08/28/2014 09:21 am ET Updated Oct 28, 2014

On Open Letter To The Parents Spending $5,000 On Their Kids' Dorm Room

Look, I know you have the time, money and desire to spend $5,000 to make over your dear college-age kid's dorm room. I also recognize that urge comes from "a good place" -- you want your child to succeed at all costs, which means constantly monitoring the kid in question, engineering their surroundings so they feel loved. College is a rough transition for everyone involved. Even Rob Lowe struggled with sending his kid off to college, and he's ROB LOWE. The man is perfect. Can you believe he was playing the saxophone in "St. Elmo's Fire" nearly 30 years ago? I can't -- and neither can his dimples, which are a national treasure.

But look at yourselves. You are seriously devoting brain space to whether or not your 18-year-old needs a customized closet system when we all know that she might use it once, then start on the most cherished ritual a new college kid has: Starting of a heap of clothing that will sit in the corner for the entire semester. There was a heap in the kid's bedroom from ages 11 to 18, so what makes you think that will change?

And then there's the fact that, nowadays, it's just so easy to buy something "fun" that will hopefully make your kid smile as she starts another day by literally rolling out of bed, realizing she's late for her 8 a.m. class and running out the door in her pajamas. That coordinating suite of bedding will delight him while he recovers from His First Real Hangover. And that matching rug? Surprisingly comfortable for passing out on.

College life is a time when you realize that all the planning, hard work and dedication you brought to your high school years has paid off... with more hard work, dedication and the looming threat of an unappealing job market. Your beloved child will most likely make some bad decisions. It'll break your heart and make him look back on those years with a twinge of embarrassment. Dorm makeovers won't prevent that.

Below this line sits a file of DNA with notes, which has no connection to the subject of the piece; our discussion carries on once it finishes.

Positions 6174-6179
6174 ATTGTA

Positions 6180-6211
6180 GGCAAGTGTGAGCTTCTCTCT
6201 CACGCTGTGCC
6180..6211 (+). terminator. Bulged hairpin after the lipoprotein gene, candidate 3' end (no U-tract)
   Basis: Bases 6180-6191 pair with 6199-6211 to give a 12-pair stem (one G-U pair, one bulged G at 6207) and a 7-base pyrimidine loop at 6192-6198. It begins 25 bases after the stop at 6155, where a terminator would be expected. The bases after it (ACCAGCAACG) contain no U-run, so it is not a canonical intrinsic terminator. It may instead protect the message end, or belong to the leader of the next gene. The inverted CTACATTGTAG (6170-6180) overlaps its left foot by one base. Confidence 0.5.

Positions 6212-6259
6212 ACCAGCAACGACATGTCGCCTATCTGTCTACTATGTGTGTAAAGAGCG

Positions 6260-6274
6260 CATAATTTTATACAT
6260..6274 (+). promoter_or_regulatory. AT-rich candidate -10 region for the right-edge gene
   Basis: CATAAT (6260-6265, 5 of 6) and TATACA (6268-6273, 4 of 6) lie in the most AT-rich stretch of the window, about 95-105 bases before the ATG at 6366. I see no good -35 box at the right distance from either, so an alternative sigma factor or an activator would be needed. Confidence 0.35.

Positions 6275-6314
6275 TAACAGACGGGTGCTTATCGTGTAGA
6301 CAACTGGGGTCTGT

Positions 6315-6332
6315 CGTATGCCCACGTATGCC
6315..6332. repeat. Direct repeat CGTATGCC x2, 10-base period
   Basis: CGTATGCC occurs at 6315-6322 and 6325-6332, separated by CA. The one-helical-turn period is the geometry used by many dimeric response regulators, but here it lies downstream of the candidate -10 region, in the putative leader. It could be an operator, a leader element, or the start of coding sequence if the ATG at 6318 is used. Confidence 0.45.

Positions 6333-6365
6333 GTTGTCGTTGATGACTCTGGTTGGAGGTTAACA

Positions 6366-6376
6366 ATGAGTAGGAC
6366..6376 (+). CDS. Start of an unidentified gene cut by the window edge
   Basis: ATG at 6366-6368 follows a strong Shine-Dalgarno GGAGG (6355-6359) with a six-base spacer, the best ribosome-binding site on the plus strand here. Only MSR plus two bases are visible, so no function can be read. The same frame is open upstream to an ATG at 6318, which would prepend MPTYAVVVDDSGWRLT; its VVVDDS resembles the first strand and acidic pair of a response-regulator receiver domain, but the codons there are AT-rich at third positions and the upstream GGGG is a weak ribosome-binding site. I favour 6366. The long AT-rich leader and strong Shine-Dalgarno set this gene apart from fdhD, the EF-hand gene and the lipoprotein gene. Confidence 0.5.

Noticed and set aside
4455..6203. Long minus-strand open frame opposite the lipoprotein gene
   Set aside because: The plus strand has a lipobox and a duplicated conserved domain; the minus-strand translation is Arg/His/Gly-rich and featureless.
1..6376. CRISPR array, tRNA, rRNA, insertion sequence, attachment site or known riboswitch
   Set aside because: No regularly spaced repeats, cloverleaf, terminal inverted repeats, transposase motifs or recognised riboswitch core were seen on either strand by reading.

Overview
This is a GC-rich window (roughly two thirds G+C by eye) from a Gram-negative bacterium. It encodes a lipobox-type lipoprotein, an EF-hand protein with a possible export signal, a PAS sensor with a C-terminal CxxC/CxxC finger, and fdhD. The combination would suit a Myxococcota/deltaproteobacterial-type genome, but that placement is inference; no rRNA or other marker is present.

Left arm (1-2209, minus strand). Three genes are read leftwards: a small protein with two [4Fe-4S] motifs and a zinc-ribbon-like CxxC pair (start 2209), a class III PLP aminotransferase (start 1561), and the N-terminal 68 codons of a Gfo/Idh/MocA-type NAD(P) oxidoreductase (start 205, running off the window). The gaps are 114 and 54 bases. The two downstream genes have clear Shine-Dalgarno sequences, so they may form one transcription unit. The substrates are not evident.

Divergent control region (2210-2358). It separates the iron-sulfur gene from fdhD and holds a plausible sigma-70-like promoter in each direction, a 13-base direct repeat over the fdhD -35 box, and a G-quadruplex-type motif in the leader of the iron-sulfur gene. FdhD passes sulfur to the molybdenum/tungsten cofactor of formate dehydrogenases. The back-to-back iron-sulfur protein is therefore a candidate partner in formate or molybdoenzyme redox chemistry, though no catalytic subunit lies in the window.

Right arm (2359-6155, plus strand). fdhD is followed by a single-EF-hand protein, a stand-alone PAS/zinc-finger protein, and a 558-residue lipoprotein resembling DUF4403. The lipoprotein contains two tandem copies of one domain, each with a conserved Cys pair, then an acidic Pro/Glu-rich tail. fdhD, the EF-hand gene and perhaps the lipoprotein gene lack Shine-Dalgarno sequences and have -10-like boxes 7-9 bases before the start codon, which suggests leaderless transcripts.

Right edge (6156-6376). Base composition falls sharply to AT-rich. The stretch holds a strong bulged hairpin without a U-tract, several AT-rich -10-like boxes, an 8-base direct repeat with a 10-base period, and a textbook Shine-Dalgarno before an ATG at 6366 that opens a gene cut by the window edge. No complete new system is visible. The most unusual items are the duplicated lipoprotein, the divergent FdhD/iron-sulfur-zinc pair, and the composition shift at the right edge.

Besides, bad decisions, within reason, build character. If one is constantly surrounded by comfort and beauty, one might enter adulthood ill-prepared for the indignities that adulthood brings: First jobs that barely pay; lingering debt; walk-up apartments and the big shift that happens to even close friends as life gets in the way. Not to mention terrible dates, failed relationships and, yes, bad haircuts. Making do with a borderline-institutional dorm room is the great equalizer that unites undergrads and the first stop on the train to Coping Skills City.

On top of that, nearly every dorm room is obligated to have a terrible poster (Audrey Hepburn, John Belushi and Bob Marley make up 90 percent of these). Mess with that, and who knows what'll happen.

I hear some of you saying, "But if we invest in their furniture now, it'll 'grow' with them!" That could be true. However, tastes change -- especially for someone who is just learning what their taste is. Would you have invested in a wardrobe of clothes you hope your teen would "grow" into when said teen turned 13? No. Besides, we all know this stuff is ultimately, tragically, built to be "disposable."

And yeah, it would've been great to have had these options when you were in school, too. I may not have kids, but I do remember when dorm decor choices were limited to "wooden crate" and "plastic crate." Yet we all turned out fine, didn't we?

So please, back away from the custom artwork. Don't touch those dorm-sized couches. Leave the 800-thread-count sheets alone. Everything will be just fine.